- “America’s Changing Religious Landscape, Chapter 3: Demographic Profiles of Religious Groups.” Pew Research Center. May 12, 2015.
- Ball, Molly. “Why Hillary Clinton Lost.” The Atlantic. November 15, 2016.
- Bouie, Jamelle. “There’s No Such Thing as a Good Trump Voter.” Slate. November 15, 2016.
- CBS News. “Polls: Trump’s approval rating holding steady near 40 percent.” Face the Nation. September 6, 2017.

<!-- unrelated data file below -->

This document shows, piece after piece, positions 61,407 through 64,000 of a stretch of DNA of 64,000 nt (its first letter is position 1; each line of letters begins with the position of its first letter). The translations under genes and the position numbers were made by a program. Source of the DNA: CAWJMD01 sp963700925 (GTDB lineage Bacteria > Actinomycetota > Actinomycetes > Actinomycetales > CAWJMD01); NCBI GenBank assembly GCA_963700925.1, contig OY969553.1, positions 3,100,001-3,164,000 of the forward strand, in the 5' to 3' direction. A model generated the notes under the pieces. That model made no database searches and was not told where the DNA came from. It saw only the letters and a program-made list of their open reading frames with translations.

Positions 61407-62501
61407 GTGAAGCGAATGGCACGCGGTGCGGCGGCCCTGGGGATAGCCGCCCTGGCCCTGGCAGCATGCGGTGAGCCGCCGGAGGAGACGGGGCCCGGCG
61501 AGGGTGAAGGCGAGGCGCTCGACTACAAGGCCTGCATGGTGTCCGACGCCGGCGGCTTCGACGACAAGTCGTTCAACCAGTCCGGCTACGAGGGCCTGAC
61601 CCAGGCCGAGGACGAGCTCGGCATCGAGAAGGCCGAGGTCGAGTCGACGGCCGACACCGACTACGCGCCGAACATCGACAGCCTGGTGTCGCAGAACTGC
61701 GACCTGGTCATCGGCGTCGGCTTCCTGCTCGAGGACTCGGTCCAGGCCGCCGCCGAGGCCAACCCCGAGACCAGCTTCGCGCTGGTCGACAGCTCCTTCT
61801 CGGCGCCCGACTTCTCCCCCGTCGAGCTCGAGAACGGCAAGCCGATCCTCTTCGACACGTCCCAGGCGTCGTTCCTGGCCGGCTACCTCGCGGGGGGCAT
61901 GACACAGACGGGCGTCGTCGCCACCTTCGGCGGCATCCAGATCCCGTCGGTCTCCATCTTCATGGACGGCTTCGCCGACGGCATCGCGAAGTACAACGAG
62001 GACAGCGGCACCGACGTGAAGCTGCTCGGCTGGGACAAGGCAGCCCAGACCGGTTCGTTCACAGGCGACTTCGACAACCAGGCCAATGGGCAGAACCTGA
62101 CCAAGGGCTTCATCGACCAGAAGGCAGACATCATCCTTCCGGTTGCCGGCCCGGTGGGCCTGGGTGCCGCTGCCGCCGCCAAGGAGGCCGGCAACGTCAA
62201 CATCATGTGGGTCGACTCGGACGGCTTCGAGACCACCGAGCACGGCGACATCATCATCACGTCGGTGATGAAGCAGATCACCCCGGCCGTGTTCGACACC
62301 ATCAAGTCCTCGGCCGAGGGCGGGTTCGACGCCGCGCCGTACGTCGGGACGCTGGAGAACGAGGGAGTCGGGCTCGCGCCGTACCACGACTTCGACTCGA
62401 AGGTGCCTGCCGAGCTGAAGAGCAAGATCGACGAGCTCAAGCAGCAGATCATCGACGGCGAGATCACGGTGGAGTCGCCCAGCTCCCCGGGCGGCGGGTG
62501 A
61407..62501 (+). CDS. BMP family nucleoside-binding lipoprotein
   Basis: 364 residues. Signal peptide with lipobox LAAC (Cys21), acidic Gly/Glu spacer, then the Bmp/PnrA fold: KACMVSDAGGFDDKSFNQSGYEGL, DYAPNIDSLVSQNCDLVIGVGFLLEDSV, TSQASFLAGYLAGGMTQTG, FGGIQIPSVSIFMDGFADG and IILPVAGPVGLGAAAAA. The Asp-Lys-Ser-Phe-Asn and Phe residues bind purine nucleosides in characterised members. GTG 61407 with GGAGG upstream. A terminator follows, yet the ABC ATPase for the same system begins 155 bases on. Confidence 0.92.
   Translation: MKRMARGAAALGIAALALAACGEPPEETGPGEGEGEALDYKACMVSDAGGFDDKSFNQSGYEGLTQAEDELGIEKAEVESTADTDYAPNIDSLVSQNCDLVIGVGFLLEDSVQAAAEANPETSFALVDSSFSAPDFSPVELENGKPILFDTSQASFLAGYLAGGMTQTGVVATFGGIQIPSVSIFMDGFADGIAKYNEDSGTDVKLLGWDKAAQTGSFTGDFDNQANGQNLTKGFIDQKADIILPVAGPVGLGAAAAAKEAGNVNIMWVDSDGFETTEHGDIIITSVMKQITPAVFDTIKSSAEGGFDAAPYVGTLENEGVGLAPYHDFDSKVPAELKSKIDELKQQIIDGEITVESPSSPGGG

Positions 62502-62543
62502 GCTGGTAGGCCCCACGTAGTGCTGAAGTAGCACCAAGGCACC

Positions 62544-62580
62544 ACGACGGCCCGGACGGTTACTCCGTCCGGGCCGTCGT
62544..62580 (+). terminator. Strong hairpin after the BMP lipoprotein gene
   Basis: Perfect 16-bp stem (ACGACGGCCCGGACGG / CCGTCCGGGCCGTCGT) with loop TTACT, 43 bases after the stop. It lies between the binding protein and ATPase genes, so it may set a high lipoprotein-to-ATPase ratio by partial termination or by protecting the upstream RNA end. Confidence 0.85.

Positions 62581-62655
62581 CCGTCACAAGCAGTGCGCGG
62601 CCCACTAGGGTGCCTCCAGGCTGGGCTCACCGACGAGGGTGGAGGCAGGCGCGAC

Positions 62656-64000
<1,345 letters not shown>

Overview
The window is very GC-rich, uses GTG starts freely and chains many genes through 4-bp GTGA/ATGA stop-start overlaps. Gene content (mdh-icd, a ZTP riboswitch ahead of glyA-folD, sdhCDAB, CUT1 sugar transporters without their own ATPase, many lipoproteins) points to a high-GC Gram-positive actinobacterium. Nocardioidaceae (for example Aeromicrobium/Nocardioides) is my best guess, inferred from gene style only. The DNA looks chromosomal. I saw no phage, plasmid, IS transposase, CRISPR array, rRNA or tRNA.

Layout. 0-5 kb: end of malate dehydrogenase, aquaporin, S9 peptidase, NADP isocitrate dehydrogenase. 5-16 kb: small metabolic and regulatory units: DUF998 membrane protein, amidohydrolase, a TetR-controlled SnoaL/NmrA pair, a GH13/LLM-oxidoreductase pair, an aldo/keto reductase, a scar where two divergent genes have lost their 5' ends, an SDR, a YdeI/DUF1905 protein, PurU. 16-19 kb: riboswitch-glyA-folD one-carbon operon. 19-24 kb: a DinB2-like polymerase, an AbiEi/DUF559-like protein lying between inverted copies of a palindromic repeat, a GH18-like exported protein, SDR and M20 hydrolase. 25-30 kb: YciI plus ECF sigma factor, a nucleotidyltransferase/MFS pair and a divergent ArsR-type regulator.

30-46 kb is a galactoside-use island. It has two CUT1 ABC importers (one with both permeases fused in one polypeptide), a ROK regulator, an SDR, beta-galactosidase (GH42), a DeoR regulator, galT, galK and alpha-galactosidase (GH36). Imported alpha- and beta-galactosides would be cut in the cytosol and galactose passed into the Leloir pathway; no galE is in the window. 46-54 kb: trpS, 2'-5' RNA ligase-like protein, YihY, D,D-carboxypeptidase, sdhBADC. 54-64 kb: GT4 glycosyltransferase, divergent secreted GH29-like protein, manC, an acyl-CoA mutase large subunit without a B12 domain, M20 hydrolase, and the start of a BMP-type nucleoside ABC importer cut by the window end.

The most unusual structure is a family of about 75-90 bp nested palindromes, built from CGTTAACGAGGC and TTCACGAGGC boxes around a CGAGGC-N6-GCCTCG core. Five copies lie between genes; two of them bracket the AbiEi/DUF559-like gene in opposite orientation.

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|Author, Myriam Renaud, is a PhD candidate in religious thought at the University of Chicago Divinity School. She is also Principal Investigator and Project Director of the Global Ethic Project at the Parliament of the World’s Religions. Her cross-disciplinary dissertation focuses on the idea of God in the philosophical theology of Gordon Kaufman and on the “Declaration Towards a Global Ethic,” a document introduced at the 1993 Parliament of the World’s Religions. She co-edited and contributed to God and the Moral Life (Routledge, 2018), and her academic writing has also appeared in journals such as Zygon and the Anglican Theological Review. A former Managing Editor of Sightings, she writes about religion in public life for popular media outlets like The Atlantic, Religion Dispatches, and Sightings. Renaud was a finalist for the 2017 Religion News Association’s Chandler Award for Student Reporting on Religion.|